Imagine you are in a park, attending a free concert. There are thousands of people around you. You listen to some good music, have fun, maybe take some photos and upload them to your favourite social media platform. Towards the end of the event, you head to the bus stop to go back home. You rush a bit because you are worried the buses will get full, or that there may not be enough of them. And then you would have to wait for at least another half an hour. Once there, though, you notice several buses waiting, ready to leave. Everyone seems to be able to fit on them, and the whole process runs smoothly. The organisers are giving instructions to the crowd, and they seem to have a clear plan on how many people should go where to make sure that everyone gets on a bus. You sit down, happy and tired, enjoying the ride home.
How was this possible? How could they plan how many buses were needed, and where?
Measuring the size of a crowd and predict its movements is a longstanding challenge. Policy makers, stake-holders and academics alike all share the common interest of understanding our collective behaviour. However, systematic large scale studies on our behaviour are traditionally hard to perform. How can we study our mobility patterns without having to purposefully track everybody?
In recent years, the digital revolution may have just provided us with the fascinating opportunity of tackling these challenges[[King G. Ensuring the Data-Rich Future of the Social Sciences. Science (New York, N.Y.), 331,719-721 (2011) ]],[[Lazer D, Pentland L, Adamic AS, Aral S, Barabasi AL, Brewer D, Christakis N, Contractor N, Fowler J, Gutmann M, et al. Computational social science. Science (New York, N.Y.), 323:721—-723 (2009)]],[[Vespignani A. Predicting the Behavior of Techno-Social Systems. Science (New York, N.Y.), 325: 425—-428 (2009)]]. We all produce a constant stream of information thanks to our interactions with the Internet, with technological devices such as smart phones, and social media platforms. Can we exploit these digital traces to study the collective behaviour of a crowd? And that of a city?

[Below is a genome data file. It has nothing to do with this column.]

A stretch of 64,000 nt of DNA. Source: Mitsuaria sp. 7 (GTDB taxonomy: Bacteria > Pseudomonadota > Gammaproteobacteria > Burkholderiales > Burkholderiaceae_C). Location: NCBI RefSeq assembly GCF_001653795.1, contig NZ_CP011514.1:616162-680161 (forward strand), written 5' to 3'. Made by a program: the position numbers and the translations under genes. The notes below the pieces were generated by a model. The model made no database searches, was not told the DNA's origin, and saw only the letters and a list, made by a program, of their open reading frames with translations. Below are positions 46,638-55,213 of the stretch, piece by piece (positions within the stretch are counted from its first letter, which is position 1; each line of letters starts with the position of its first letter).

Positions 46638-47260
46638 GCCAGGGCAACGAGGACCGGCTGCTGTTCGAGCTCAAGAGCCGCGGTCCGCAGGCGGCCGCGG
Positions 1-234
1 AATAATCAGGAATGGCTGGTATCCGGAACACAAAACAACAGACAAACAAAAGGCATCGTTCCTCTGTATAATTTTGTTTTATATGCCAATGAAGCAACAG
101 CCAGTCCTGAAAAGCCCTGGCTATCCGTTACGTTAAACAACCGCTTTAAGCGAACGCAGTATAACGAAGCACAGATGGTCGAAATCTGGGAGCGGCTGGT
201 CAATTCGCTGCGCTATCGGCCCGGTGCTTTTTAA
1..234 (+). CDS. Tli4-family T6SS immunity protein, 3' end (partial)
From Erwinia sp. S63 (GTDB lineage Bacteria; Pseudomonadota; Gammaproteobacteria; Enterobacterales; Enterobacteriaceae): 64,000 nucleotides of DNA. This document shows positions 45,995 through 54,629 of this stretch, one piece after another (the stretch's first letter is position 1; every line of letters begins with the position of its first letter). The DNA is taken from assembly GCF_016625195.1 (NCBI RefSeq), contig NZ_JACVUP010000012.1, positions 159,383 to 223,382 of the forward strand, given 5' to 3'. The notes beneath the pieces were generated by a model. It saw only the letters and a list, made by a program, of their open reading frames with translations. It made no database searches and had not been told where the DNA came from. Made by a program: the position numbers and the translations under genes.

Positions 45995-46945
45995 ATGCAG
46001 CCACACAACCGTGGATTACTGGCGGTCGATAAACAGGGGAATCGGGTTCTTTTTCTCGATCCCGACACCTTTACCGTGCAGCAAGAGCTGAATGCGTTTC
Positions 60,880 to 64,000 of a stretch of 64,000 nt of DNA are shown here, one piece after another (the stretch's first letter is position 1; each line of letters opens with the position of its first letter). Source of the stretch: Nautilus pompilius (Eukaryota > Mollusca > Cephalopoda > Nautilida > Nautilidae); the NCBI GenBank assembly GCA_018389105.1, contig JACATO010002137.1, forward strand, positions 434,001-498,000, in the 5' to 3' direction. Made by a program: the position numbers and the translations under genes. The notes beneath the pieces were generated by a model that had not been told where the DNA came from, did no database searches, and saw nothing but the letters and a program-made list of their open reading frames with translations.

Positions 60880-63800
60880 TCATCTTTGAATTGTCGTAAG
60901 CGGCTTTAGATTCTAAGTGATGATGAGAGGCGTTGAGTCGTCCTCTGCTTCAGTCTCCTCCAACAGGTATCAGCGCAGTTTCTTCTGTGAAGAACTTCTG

Recent research has shown the potential of these new sources of data in studying the spreading of a disease[[Ginsberg J, Mohebbi MH, Patel RS, Brammer L, Smolinski MS, Brilliant L. Detecting influenza epidemics using search engine query data. Nature, 457:1012–4 (2009)]],[[Preis T, Moat HS. Adaptive nowcasting of influenza outbreaks using Google searches. Royal Society Open Science, 1:140095–140095 (2014)]] , predicting the stock market[[Bordino I, Battiston S, Caldarelli G, Cristelli M, Ukkonen A, Weber I. Web search queries can predict stock market volumes. PLoS ONE, 7:e40014 (2012)]],[[Preis T, Moat HS, Stanley HE. Quantifying trading behaviour in financial markets using Google Trends. Scientific reports, 3:1684 (2013)]], and measure the relationship between the environment around us and health[[MacKerron G, Mourato S. Happiness is greater in natural environments. Global Environmental Change, 23:992–1000 (2013)]],[[Seresinhe CI, Preis T, and Moat HS. Quantifying the Impact of Scenic Environments on Health. Scientific Reports, 5 (2015)]]. Researchers are now drawing upon the information stored in our digital traces to better understand cities as well as the people living in them.